It really helped me kind of navigate my way through my own home with my older brothers and my dad and I could diffuse them by making ’em laugh. So there was a sort of kind of sing for your supper sort of vibe in my house. That served me in great ways later on, but as a kid it was a means to an end. It was just a way to get out of the house. I could act. I didn’t necessarily want to. I just knew I could. – But specifically improv, you had to improvise and be funny. – Yep. – Is that what led you into acting? – Yeah I mean I loved improv comedy. I’m never gonna say that I was the world’s greatest improv comedian, but that’s something I’ve used in countless ways on every movie and every job I’ve ever done. So I moved to Los Angeles to get into improv comedy and quickly ran out of money and ended up with an agent, getting an agent somehow, or talking, bullshitting some agent into taking me, and then ended up getting a job in show business.
You had success as an actor as a kid to some extent. – I always characterize anybody who works in show business has success as an actor, ’cause it’s a very tough field today. – But I don’t see you as as the stereotypical child star with stage parents. You stayed in school right? – A hundred percent, but there isn’t a single soul on earth who would recognize me from anything in the show biz, entertainment field that would make me a star. I wasn’t a star. I was just a kid who occasionally worked in show business. – Well what was it like in high school? The fact that you were doing this acting, how did your peers perceive that? – I hid it largely in high school then.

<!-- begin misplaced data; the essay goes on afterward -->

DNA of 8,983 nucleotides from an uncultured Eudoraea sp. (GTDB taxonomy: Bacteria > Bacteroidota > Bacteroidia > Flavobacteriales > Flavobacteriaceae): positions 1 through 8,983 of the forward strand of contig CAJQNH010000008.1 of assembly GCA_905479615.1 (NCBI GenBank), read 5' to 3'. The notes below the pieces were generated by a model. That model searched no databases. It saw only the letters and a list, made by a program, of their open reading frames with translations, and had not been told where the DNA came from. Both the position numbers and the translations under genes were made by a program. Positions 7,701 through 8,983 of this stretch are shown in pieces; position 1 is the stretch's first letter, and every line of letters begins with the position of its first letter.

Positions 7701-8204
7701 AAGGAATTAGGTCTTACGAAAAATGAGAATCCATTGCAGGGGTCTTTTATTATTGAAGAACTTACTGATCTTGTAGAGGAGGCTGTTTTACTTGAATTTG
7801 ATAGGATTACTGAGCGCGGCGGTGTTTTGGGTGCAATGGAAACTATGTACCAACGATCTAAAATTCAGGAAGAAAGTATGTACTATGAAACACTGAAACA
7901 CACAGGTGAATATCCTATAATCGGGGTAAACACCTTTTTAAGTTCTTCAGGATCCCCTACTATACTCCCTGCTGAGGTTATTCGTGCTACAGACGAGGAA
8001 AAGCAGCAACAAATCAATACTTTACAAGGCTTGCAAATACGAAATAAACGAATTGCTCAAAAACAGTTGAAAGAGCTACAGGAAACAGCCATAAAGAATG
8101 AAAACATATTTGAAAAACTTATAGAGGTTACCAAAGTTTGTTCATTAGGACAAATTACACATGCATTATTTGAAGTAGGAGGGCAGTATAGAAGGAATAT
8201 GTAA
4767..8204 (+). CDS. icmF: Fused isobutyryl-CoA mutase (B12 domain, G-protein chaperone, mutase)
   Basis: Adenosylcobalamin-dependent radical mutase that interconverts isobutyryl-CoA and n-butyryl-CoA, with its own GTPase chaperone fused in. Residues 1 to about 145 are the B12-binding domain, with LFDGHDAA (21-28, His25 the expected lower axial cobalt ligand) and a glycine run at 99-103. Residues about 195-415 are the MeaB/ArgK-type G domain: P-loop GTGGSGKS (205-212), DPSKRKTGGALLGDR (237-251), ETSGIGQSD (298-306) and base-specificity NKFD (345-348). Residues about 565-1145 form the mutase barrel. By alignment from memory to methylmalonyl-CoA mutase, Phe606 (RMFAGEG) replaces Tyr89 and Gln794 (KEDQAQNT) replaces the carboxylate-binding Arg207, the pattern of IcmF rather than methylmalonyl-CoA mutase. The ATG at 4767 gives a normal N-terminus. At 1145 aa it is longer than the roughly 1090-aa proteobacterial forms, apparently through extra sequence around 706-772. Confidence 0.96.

I never celebrated. It was always something I kind of really tried to keep as quiet as possible. For me high school was a situation where I thought the more invisible I was the more, kind of, happy I was. So I just wanted to get through that shit show and go live my life. High school can be a pretty violent sort of crazy place, so as a kid I was always trying to be invisible. So I never celebrated this stuff, and a lot of the stuff I did was shown in the United States, but not necessarily shown in Canada, so I could kind of get away with that. – Ah I see, okay, but it laid the foundation. When did you realize that you could make a career out of acting and as a kid did you envision that you could get this big? – No never, I mean I never imagined where I am today.
I think I’d have to be kind of crazy to imagine that, maybe not, dream big right. – Well hey a lot of student council presidents expect to be the president some day. – I guess right and that how they’d probably, that’s probably the best way to become a president, is to want it. But no everything that happened to me is sort of, by sort of an aggregate kind of way. It was very sort of slow and steady. So I think I owe that a lot. I mean I’m grateful for that kind of momentum being very, very sort of snail’s pace as opposed to like a rocket ship, because I’ve watched so many people in this industry come and go in various tragic ways and that sort of thing.
And fame is a weird animal to deal with I think for anybody. So for me it happened so slowly that it’s sort of like getting into a bath over the course of a year. You’re not gonna get shocked by the water be it cold or hot, you’re gonna just immerse yourself in a way that’s really, really slow. So for me there’s nothing medioric about fame or any of that stuff. I was able to really kind of assimilate to it in a way that most people aren’t really offered that, everything’s all or nothing in Hollywood. It’s either you’re the biggest star they’ve ever seen, or you’re done. I somehow found that. I got lucky and found that weird sort of middle ground where I was able to kind of just slowly build my career. (soft music) – I read that you were actually supposed to be in college and you moved to LA without your parents knowing.